Acquiring more knowledge professionally or in a completely different fields has become very popular in recent years. How do you broaden your knowledge? Do you go to school?
I gain new knowledge every day – through books, social media, blogs, but most of all through conversations with other people.
This academic year, you are awarding a scholarship in your name to female bachelor’s students at TalTech. Why is it important for you to support them at the beginning of their educational journey? And why a scholarship at the bachelor’s level?
Globally, only 30% of women work in technology and less than 25% in Europe. The transparent stairs in Apple stores is a notorious example of the lack of diversity. Climbing transparent stairs may be quite uncomfortable for a person that wears skirts. It turns out that the Apple store was designed by talented men who just could not foresee that it could somehow be impractical for skirt/dress wearers.
We need diversity in the field of technology to solve the problems of all people – to keep our products relevant and take into account the wishes and needs of different people. Companies that are more diverse are also statistically more successful and profitable.
I hope that the recipient of my scholarship will be an inspiration to her peers and future school applicants.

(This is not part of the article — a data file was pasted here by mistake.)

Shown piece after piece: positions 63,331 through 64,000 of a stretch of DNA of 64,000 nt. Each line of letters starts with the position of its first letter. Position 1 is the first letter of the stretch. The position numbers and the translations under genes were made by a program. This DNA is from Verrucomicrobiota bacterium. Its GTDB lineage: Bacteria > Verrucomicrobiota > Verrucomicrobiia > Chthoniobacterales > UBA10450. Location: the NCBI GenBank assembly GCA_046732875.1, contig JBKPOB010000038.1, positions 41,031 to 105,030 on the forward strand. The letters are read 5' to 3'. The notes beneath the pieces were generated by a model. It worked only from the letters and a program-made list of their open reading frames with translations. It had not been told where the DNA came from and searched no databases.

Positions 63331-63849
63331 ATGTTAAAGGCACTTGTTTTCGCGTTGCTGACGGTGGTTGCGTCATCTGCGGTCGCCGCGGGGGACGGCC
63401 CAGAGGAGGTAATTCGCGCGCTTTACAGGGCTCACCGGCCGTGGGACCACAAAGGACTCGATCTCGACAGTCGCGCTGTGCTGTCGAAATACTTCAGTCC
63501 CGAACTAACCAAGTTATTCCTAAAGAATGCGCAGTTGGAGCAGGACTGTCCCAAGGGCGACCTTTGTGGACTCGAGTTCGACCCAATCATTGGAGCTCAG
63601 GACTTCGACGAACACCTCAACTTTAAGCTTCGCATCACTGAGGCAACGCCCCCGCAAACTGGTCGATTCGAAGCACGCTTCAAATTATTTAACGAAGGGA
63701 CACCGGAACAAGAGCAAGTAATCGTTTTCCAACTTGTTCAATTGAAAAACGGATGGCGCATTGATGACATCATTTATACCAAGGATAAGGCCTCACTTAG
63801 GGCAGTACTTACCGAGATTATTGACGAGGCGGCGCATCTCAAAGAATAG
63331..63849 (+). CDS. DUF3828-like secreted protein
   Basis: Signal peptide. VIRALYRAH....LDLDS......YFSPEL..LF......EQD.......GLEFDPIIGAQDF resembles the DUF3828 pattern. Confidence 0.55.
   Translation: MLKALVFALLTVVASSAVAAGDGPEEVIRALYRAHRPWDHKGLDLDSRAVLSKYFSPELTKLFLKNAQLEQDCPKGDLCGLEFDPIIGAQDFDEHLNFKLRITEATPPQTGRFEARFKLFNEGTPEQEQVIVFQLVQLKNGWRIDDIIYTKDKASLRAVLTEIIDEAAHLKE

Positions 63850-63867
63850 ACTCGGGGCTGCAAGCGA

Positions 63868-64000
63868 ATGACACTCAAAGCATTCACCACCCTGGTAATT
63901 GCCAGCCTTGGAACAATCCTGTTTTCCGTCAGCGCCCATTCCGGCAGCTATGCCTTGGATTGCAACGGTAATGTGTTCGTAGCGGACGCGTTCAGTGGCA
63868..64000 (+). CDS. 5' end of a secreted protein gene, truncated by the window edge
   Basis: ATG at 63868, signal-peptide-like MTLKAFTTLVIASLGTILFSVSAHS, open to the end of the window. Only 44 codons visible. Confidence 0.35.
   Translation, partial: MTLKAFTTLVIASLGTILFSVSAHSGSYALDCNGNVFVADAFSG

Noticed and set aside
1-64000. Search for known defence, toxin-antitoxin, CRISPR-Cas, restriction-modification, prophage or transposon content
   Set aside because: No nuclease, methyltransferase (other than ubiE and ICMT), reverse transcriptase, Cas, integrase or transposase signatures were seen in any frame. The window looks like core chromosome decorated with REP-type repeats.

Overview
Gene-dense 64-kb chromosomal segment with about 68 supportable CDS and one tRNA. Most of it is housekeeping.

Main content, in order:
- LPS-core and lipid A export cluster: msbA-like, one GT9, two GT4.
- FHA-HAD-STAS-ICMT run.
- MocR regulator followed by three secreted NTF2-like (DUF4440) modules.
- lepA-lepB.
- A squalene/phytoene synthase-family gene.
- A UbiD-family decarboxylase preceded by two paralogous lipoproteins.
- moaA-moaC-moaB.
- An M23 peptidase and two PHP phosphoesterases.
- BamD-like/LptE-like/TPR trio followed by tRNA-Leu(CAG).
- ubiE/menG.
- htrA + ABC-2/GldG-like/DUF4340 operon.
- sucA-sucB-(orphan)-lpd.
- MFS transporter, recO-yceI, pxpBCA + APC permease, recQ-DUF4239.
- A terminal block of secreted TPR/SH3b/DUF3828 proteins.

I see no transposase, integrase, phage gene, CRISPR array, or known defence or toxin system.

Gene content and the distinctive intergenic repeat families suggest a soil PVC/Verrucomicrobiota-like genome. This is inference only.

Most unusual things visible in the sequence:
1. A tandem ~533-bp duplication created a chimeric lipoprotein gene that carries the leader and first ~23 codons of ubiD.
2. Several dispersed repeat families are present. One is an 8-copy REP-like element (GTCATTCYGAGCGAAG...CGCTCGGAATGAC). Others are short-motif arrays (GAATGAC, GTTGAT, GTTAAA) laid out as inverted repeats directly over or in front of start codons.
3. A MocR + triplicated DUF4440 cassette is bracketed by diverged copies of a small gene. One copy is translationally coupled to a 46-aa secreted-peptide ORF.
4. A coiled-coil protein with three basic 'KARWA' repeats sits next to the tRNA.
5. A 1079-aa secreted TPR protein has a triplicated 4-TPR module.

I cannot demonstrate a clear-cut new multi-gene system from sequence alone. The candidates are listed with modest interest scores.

What are your recommendations for scholarship applicants? What should they keep in mind?
Don’t overthink it and be yourself.
What advice would you give to those who end up not getting a scholarship?
If it did not work out this time, it means that you should try again next time. The fact that you did not get a scholarship this time is not a sign that you failed, but that you tried. You must take chances in life. When I started Testlio, many investors did not believe in Testlio and gave up on the investment opportunity. I took it very personally at first, but I knew that I would achieve success sooner or later. The key is to not give up.
You can apply for scholarships offered by the Development Fund until 18 October.